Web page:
Historians say they found a Kootenay connection in the chance discovery of some long-lost film footage of Canada’s worst maritime disaster.
Shots of two Silverton survivors of the 1914 sinking of the Empress of Ireland were found in the ancient newsreel footage by Quebec media historians Sébastien Hudon and Louis Pelletier.
The film, sold at an auction in 2020, shows images of the arrival of a ship carrying the bodies of several of the disaster’s victims, and the unloading of coffins at the dock in Quebec City.
Filmed by an early pioneer of film news photography, it also contains unique images of one of the disaster’s heroes, Robert Crellin. He’s seen posing in front of Chateau Frontenac with Florence Barbour, the young girl he rescued from the glacial waters of the St. Lawrence River.
Crellin, from Silverton, saved Florence, his neighbour’s young daughter, who was on the boat with her mother and sister. Left an orphan by the sinking, she clung to Crellin in the frigid waters of the St. Lawrence River until they reached a lifeboat. He then proceeded to rescue others. Florence was one of only a handful of children to survive.
The newly unearthed footage testifies to the strong bond between the young orphan and her rescuer.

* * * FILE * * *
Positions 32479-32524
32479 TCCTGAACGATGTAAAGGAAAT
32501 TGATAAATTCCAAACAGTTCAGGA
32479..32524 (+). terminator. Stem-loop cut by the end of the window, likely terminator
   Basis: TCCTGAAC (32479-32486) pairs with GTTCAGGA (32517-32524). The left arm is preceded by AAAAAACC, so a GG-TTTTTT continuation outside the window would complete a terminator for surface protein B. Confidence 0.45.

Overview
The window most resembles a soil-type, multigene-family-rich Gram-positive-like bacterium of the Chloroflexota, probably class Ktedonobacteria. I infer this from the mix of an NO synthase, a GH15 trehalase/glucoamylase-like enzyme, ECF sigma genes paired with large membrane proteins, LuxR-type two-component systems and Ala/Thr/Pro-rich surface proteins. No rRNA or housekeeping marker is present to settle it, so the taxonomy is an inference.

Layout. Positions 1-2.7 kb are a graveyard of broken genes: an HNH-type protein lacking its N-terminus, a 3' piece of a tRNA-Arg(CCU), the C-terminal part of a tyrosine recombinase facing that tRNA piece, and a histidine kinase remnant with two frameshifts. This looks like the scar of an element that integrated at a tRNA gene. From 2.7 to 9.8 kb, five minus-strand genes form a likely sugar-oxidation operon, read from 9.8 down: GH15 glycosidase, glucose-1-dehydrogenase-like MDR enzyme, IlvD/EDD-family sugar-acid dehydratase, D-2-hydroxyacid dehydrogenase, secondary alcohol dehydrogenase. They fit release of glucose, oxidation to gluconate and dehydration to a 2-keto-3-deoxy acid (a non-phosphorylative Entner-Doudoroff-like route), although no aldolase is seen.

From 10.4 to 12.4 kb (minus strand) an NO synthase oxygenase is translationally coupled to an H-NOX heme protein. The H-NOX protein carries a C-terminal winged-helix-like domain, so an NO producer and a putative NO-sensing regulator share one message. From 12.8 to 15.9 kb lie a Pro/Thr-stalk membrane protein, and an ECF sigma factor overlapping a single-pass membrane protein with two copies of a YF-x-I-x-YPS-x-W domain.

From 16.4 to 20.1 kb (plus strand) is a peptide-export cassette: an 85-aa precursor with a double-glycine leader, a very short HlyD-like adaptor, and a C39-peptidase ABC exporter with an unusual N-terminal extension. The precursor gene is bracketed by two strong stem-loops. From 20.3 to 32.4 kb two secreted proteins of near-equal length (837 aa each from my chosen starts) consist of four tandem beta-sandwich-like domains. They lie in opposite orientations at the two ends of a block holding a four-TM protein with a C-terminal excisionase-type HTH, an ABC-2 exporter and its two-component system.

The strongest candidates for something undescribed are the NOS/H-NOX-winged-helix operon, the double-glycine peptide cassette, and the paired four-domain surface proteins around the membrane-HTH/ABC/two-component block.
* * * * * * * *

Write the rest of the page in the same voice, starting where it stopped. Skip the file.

“Florence went to live with her paternal grandmother in England, much to her dismay,” writes Kootenay historian Greg Nesteroff. “She wanted Crellin – whom she referred to as her Uncle Bob – to raise her.”
After fighting in the First World War, Crellin married in England and returned to Silverton, where he lived out his days.
“I don’t know if they ever saw each other again, or remained in touch at all, but she finally returned to visit Silverton in 1964, 20 years after his death, and 50 years after the disaster,” says Nesteroff.
The film has likely been unseen for more than a century. It can now be viewed online from Nesteroff’s blog The Kutne Reader (https://gregnesteroff.wixsite.com/kutnereader/post/the-empress-of-ireland-s-lost-footage). The pair appear near the end of the reel.The Empress of Ireland was a Canadian Pacific vessel enroute to England when it was rammed by a coalship early in the morning of May, 29, 1914. The ship sank in 15 minutes, taking 1,012 of her 1,477 passengers and crew members with her.
The location of this marine disaster, which remains the worst in Canadian history, has been classified as a Historic Site of Canada since 2009.
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